As they lie in bed staring into space, I felt their boredom with their limited characters.

The film's most intriguing performance actually comes from Ray Wise as CBS anchor Don Hollenbeck, displaying a frozen smile and fragile psyche as a powerful New York Post columnist regularly accuses him of being a Communist sympathizer.

Senator Joseph McCarthy of Wisconsin, makes for a compelling cinematic experience.

They're dedicated and intense.

This film has no tension, no character build up, no plot.

The story -- Edward Murrow, a successful and affluent, if not wealthy, newsman risking his livelihood to take on Joe McCarthy -- is both compelling in its historical context and in the lessons it offers for today's leaders (who probably won't see the movie and who wouldn't heed its message if they did).

The film is low-key, dreary and lacks the special effects, the humor, and the various cinematic gimmicks that contemporary viewers have come to expect from modern films.

It is done with style, class and gripping actual drama.

Brilliant, engaging, dramatic snapshot of Edward R.

As if that wasn't enough, in 2005 Hollywood released the greatest propaganda film since "Triumph of the Will", an anti-McCarthy slander picture known as "Good Night and Good Luck".

Not surprisingly, the media ignored these documents completely, instead choosing to run yet another round of anti-McCarthy propaganda.

Otherwise there is a lot of useless crap that leaves the movie bland.

Unexpected tension and greatness .

This is the one of the most intense, original, and beautifully-crafted films in the history of cinema.

Granted it comes across a bit like a stylized civics lesson on free speech and responsible journalism, the movie is also sharply focused and extremely evocative in recreating the claustrophobic atmosphere of TV journalism in the 1950's.

The 3 piece suits, incessant smoking, claustrophobic broadcasting rooms, 50s mores (such as the policy against marriage within the workplace) add compelling verisimilitude.

' is An Engaging Film, that is nicely written, wonderfully directed & superbly acted.

The movie felt rushed and undeveloped (it's like let's see the showdown with Murrow and McCarthy already), even though it was also tedious, waiting for something to happen.

Beautiful but boring .

As with "Confessions of a Dangerous Mind," Clooney looked into the entertaining nuances of real life to draw inspiration for his film.

More Educational Than Entertaining .

You can learn about historical events that are uneventful.

Watchinig a movie about a reporter trying to bring down a public official is about as exciting as watching bread rise.

Overall, this is a well-made, entertaining depiction of a fascinating story.

dull, uninspired, one dimensional .

George Clooney lets history speak for itself in this compelling, no frills drama about the noble Edward R.

I think that movies must be entertaining overall, it's the most important thing, and this one get's 0 of 10 points on amusement or suspense.

It was enjoyable all the same, as the characters portrayed the broadcasting industry of the 1950s very well.

The first is the immediate moral judgement of the actions of Murrow - we expect, after the rousing call to arms to the people of the media world, so influential and affecting, a hero's story, something that has become mythologised and therefore worthy of being commended.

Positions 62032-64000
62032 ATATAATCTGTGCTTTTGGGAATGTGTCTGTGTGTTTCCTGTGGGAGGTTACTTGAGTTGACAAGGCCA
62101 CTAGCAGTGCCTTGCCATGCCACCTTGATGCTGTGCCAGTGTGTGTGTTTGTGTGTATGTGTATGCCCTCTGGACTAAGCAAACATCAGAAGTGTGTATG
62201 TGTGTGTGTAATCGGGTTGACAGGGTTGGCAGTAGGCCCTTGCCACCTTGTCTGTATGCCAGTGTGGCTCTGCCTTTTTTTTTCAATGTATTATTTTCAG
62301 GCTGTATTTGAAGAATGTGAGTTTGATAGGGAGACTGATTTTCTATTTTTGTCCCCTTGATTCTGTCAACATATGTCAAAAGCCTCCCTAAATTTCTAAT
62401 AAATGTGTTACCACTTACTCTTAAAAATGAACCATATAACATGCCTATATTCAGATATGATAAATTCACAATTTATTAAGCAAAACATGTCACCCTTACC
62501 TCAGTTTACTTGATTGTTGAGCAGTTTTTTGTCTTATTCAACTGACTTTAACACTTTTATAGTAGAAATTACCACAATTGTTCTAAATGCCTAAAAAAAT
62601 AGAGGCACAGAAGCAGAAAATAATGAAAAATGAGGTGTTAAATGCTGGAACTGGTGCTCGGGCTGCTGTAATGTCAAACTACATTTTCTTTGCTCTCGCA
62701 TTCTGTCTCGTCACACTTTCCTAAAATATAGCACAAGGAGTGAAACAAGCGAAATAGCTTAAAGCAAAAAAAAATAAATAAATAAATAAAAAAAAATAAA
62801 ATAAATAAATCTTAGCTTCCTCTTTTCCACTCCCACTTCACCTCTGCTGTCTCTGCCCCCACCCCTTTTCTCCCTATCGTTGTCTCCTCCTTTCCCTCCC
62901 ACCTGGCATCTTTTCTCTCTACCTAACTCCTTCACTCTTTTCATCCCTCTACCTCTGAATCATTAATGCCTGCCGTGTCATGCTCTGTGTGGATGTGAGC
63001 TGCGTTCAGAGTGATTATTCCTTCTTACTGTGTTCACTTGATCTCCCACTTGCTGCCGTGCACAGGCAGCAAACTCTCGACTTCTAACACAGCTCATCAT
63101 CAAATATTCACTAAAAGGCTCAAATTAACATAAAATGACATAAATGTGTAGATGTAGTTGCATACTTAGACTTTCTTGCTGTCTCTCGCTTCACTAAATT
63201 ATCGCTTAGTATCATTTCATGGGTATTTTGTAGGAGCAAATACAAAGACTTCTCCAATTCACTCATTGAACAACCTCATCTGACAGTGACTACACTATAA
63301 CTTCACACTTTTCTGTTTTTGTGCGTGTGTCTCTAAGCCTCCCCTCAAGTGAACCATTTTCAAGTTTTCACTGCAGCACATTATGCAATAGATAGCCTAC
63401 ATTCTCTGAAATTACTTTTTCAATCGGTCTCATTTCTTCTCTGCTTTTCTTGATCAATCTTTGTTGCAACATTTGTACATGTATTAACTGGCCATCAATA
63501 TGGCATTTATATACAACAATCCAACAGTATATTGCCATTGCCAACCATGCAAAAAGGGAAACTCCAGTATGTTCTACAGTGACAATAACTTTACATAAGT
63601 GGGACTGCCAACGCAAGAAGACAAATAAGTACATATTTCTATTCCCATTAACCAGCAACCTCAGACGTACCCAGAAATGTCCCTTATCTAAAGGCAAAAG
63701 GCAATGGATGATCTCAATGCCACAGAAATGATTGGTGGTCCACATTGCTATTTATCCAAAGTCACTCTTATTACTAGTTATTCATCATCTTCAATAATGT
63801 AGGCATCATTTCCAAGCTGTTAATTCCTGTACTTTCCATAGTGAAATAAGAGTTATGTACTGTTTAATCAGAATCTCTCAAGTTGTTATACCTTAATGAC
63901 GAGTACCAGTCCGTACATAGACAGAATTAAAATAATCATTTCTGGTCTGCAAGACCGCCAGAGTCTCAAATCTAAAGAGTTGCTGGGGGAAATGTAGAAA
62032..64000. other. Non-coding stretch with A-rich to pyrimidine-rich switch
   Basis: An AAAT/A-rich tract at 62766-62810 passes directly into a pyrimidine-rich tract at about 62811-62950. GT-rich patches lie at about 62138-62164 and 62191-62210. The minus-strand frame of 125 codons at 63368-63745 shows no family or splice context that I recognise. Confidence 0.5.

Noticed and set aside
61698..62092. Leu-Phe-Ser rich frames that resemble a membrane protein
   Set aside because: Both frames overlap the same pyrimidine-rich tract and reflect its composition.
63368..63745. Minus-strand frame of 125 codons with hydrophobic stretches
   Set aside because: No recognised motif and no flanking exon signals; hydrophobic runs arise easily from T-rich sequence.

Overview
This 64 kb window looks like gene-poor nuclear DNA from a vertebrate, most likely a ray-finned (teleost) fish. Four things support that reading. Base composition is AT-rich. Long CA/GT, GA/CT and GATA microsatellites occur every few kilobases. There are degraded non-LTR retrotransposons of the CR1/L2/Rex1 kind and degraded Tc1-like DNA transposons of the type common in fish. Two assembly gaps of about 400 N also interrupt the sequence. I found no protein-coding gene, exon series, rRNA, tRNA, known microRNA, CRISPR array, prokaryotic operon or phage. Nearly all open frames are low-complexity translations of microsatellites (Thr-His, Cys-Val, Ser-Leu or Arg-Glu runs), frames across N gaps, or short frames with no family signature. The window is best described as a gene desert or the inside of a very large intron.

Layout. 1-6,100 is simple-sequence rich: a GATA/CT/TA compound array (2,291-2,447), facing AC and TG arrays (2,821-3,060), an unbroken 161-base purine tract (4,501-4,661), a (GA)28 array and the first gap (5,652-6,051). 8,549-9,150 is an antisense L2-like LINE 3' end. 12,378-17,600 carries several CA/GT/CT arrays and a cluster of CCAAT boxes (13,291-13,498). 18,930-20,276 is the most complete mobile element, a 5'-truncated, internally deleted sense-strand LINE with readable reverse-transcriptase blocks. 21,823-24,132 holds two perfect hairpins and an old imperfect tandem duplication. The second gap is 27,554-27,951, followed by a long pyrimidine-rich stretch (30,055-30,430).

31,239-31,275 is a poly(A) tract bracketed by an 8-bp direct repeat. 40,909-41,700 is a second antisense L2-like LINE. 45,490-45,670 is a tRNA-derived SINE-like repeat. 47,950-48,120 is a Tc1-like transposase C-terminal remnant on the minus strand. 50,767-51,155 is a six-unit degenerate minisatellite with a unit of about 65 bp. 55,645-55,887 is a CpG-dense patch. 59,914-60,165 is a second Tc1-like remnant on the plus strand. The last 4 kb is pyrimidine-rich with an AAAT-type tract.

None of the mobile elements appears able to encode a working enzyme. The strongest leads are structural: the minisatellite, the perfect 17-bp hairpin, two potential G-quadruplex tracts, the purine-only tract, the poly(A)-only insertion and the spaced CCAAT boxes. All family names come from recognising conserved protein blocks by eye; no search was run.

The cinematography is utterly fantastic, and the entire storyline is fascinating (from a future journalist's point-of-view).

The movie is very well directed and the acting is good but the film is simply boring and no more than a two hour documentary with actors instead of real people excluding the scenes with the historical footage.

George Clooney & Grant Heslov's Screenplay is fast-paced, unbiased & absorbing, while Clooney's direction is absolutely wonderful.

But Some Boring .

history which I found fascinating.

That said, for me the film was rather dull and unenlightening.

However, for me and my tastes the film felt empty...

These were most realistic, both politically gripping and very intense.

However, aside from some great performances, a wonderful visual style, and a couple exciting moments...

Absorbing film .

I expected Ben Kingsley to pop in wearing a saffron loincloth to join the entire cast in a rousing chorus of "It's A Small World After All.

I enjoyed it as a film.

This is a work of art as well as a completely absorbing story about a time with eerie parallels to our own (though the '50s had much better fashion and soundtracks).

In brief: this movie is too dull, to be called either drama or historical, and is rather far from facts to be called documentary.

With such a good idea, however, for my taste the script is slow and poorly run.

I'm lucky enough to have lived long enough to remember Murrow in my girlhood, and my father's enforced shushing as he routinely watched, absorbing by osmosis, Murrow's integrity.

Stunning piece of kinescopic cinema.

What boggles me is that very boring people have written unbearably boring reviews ten pages long praising how good this movie is.

This may well be the most boring movie I have seen since "The Accidental Tourist" in 88.

The movie is only 94 minutes and is a bit fast paced and frenetic, but it is well worth watching.

I found Clooney's role in the film to be rather pointless as well, and in fact almost irritating...

It also occasionally breaks out into not only an intellectually stimulating, but emotionally engaging movie with scenes like Murrow prostituting himself by conducting a cloying interview with Liberace on "Person to Person" or in Ray Wise's touching, angst-ridden performance as troubled newsman Don Hollenbeck.

The film, especially Strathairn's intense performance, and the great support from Clooney, Langella and Clarkson, exceeded my expectations greatly.